Give Up A Baby For Adoption vs. Place A Baby For Adoption: What’s The Difference And Why It Matters

Is there a difference between saying “give up a baby for adoption” and “place a baby for adoption”?

And if there is, why does it matter, and how does it change things if you’re facing an unplanned pregnancy and considering adoption?

Actually, It matters a lot. Don’t let anyone tell you otherwise.

Words matter. The language we use to describe a birthmother’s decision says a lot about how we think about her.

And it also influences the way that her child thinks about his adoption—and himself.


In the past, when referring to a birthmother’s choice, terms like “give up,” “give away,” or “put up” a baby for adoption were typically used.

In many cases, during the so-called “Baby Scoop” era, that was exactly what happened. It was a dark time, marked by secrecy and shame.

Often women who faced an unplanned pregnancy (or, to use another term popular at the time, gave birth to a baby “out of wedlock”) didn’t have a say in the matter or knew what became of their child.

They were forced to make a choice that in many cases was against their will and then told to forget about it and go on living their life if nothing had happened.

Not only was the identity of the adoptive parents kept from them. But worst of all, they had no idea about what happened to their child—whether she was happy or sad, or even dead or alive.

But times have changed, and thanks to a new era of openness and transparency, so have adoption practices.

As a result, the way we talk and think about the decision that women make when choosing adoption have changed too.

Like a lot of adoption websites, we use positive adoption language like  “placing a baby for adoption” or “creating an adoption plan” when describing a birthmother’s choice.

When you “give up” something, you cut it out of your life. For instance, you give up smoking or soda or sweets.

But today, where 95 percent of adoptions have some level of openness, birthmothers don’t “give up” their babies. They play an active role leading up to their placement, and often beyond.

As the terms “place for adoption” and “create an adoption plan” suggest, birthmothers go to great lengths to give their children a soft landing once they make the heart-wrenching decision that they’re unable to raise them.

Just because a baby isn’t planned doesn’t mean he is unwanted.

Placing a child for adoption is a voluntary decision that most birthmothers make willingly today, unlike their counterparts in the past or in the public adoption system where children are often removed from their home by the state due to abuse or neglect.

Faced with an agonizing choice, birthmothers will often pore over dozens, sometimes hundreds of profiles, until they find the family that they believe will be perfect for their child.

It’s a decision that no mother takes lightly and involves a lot of soul-searching and long and deep conversations with counselors, attorneys, other birthmothers and adopting parents.

Even though many of the women who choose to place know they would make great parents, they are mature and responsible enough to realize they are not ready to provide their child with the future they want her to have.

In some cases, they may be struggling to cope with their own needs and not in a position to take on another’s.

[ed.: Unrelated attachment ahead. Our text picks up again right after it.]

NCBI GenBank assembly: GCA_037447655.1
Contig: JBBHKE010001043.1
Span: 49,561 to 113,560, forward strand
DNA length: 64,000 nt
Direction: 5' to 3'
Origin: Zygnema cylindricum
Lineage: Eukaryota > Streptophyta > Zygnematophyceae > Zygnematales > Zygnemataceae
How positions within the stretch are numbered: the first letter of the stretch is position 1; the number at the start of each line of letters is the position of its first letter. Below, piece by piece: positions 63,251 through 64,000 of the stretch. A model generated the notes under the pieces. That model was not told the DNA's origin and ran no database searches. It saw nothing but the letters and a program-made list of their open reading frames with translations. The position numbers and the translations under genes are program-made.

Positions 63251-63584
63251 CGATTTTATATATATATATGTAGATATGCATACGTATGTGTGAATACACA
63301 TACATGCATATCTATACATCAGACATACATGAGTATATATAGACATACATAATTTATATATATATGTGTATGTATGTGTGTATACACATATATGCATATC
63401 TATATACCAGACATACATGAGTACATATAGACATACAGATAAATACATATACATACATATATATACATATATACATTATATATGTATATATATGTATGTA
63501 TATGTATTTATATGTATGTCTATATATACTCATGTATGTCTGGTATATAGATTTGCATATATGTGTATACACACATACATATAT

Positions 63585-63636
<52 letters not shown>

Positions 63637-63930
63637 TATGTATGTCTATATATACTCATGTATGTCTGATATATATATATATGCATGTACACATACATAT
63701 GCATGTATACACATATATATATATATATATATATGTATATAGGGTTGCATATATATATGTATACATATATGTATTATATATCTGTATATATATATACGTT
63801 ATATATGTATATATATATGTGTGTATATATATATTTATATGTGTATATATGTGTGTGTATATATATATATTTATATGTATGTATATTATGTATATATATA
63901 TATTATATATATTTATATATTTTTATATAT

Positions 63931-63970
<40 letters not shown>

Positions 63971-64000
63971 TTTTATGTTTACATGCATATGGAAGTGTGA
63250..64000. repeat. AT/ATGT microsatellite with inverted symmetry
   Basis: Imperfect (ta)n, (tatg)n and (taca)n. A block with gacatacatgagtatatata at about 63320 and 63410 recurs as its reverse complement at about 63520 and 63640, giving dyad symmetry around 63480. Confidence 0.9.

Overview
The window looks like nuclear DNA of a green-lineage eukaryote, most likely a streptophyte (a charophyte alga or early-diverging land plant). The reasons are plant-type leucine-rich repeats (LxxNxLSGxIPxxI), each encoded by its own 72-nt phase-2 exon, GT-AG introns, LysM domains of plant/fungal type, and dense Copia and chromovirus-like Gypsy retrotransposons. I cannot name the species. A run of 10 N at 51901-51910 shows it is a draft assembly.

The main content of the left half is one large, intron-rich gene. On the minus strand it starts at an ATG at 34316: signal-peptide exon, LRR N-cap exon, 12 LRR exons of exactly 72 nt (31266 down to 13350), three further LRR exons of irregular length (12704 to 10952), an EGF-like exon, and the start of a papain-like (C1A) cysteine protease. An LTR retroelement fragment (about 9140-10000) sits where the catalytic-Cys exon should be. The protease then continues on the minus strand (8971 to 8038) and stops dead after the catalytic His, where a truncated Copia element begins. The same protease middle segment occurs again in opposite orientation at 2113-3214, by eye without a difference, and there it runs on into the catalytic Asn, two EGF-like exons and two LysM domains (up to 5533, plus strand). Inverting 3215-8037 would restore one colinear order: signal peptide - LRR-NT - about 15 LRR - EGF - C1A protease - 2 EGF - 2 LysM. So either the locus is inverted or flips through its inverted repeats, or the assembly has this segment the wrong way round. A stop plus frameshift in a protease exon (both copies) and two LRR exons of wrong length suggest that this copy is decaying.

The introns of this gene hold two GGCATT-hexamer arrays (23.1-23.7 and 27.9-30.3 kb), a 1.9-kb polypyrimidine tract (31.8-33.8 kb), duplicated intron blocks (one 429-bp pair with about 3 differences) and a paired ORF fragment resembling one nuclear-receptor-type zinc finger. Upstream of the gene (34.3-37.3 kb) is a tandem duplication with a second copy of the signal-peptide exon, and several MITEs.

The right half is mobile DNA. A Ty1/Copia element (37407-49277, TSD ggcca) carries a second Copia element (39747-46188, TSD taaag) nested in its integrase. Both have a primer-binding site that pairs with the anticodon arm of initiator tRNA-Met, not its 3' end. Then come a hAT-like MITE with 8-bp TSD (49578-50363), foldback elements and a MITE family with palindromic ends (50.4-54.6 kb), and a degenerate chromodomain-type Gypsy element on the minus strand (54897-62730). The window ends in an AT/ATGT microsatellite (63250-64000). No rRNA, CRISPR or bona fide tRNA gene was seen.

Placing a baby in an open adoption is a decision that requires tremendous strength and courage.

Nothing is harder for a mother than to place the child she carried for nine months into another woman’s arms, and then to go home empty handed.

The other problem with using the term “giving up”is that it plays into the stereotype about birthmothers being young and irresponsible, more interested in partying than parenting.

In fact today most birthmothers are in their 20s and 30s. They know what it takes to raise a child. And though they may not be ready to parent, they will do everything in their power to find a couple who is.

From the beginning of their pregnancy until the end, they have the option to call the shots, deciding who to place their baby with, when, and how.

They can speak to their child’s adoptive parents, meet  with them, and create an hospital birth plan.

They can also choose a name for their child and have an ongoing relationship with the adoptive family after the baby has gone home, whether it be through phone calls, photos, emails, texts or visits.

That’s not to say that placement is easy or that all adoption relationships are perfect. Adoption involves loss, plain and simple, often on both ends, and no amount of sugar-coating or positive adoption language can change that. 

As with any relationship, adoption relationships can be challenging and requires commitment, patience and hard work.

Both sides must be honest with the other one and treat them with compassion and respect. Even though they won’t always agree, they need to be willing to make compromises and go the extra mile in the interests of their child.

Because post-adoption contact agreements aren’t legally binding in many states, adoptive parents and birthparents need to trust each other and have faith that they will follow through on their promises.

We should add that just because we prefer the term “place a baby for adoption” doesn’t mean that we won’t use the term “give up” “put up” or “give away a baby” from time to time.

That’s because those are the terms that people new to adoption use when looking for information about creating an adoption plan or finding parents for their baby on search engines like Google.

We want to reach those people. But we also want them to know that there’s another way to think about a woman’s life-changing decision to choose adoption. It’s about giving more, not giving up.

And we think it’s time that the way we talk about that decision needs to change too.